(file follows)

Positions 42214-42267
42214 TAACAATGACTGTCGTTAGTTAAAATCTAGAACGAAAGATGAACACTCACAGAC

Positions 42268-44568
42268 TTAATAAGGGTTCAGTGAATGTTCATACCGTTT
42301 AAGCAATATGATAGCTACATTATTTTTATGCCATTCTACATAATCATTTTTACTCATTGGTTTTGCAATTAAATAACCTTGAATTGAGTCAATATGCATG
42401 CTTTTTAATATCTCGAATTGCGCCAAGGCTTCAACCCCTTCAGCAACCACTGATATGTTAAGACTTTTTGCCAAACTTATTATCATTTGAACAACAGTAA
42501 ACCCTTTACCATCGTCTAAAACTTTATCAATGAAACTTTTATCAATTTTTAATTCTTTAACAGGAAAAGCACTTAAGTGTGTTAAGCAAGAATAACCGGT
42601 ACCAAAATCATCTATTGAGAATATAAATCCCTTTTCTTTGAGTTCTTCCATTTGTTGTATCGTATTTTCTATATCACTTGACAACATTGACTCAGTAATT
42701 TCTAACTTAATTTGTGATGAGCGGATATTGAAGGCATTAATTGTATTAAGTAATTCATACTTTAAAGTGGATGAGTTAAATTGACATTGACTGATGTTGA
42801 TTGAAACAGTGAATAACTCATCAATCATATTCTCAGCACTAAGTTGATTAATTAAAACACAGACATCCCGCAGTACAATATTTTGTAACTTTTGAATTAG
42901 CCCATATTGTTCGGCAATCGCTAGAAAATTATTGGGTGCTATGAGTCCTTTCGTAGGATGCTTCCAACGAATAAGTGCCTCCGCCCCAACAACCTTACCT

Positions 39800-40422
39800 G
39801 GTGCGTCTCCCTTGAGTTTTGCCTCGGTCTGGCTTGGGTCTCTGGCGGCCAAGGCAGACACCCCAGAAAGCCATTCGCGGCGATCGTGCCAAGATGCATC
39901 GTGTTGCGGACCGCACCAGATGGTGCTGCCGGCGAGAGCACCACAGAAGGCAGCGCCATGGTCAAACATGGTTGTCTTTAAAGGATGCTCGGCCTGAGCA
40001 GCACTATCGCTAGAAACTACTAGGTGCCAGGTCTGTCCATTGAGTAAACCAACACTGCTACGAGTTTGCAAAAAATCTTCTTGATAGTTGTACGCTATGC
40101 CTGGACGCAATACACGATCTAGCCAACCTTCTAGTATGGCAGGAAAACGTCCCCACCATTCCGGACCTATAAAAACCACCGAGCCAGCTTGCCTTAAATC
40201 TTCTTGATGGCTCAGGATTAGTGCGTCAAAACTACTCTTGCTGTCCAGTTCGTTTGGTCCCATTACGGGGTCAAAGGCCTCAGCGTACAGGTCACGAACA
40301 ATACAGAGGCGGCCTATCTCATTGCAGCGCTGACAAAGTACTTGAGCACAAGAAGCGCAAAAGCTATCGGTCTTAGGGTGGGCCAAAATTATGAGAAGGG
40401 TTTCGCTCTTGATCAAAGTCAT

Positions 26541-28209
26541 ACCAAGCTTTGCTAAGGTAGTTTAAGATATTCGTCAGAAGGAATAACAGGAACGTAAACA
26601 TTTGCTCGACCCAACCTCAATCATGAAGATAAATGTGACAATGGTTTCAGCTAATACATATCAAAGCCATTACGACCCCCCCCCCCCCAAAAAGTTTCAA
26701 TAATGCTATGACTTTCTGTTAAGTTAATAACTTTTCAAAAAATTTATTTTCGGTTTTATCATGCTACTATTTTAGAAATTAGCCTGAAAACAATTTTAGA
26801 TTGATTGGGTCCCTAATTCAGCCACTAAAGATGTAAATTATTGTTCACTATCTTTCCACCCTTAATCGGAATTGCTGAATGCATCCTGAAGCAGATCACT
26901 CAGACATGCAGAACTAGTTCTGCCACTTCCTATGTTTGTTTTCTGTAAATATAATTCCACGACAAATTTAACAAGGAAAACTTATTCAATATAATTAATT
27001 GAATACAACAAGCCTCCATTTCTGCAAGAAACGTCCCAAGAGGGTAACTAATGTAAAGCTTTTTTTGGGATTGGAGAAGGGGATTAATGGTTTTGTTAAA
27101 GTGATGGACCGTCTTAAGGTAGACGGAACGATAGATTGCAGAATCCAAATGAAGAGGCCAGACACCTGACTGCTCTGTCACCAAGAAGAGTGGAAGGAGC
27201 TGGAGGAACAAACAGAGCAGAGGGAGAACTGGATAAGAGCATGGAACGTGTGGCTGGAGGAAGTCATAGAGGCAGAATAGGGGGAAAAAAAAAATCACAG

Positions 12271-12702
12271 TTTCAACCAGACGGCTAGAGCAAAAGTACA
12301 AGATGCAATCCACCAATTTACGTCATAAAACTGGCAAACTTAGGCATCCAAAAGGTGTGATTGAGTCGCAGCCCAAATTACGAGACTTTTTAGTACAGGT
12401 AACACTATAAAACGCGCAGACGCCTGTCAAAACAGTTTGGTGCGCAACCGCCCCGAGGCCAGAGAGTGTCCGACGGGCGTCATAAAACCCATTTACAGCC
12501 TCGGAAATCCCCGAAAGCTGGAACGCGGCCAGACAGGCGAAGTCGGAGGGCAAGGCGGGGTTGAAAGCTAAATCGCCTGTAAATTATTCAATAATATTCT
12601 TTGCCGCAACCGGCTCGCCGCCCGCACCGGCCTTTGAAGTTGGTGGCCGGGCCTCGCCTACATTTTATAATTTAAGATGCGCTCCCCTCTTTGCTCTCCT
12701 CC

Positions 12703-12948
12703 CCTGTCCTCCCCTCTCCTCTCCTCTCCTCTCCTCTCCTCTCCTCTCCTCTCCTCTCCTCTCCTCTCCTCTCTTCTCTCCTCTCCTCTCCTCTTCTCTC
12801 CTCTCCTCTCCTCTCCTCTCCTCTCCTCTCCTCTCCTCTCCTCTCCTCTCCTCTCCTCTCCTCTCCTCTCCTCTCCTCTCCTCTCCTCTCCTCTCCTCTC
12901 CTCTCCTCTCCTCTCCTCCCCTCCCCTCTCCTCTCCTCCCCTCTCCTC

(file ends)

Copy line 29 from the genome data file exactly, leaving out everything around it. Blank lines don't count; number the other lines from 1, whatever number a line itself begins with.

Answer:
27201 TGGAGGAACAAACAGAGCAGAGGGAGAACTGGATAAGAGCATGGAACGTGTGGCTGGAGGAAGTCATAGAGGCAGAATAGGGGGAAAAAAAAAATCACAG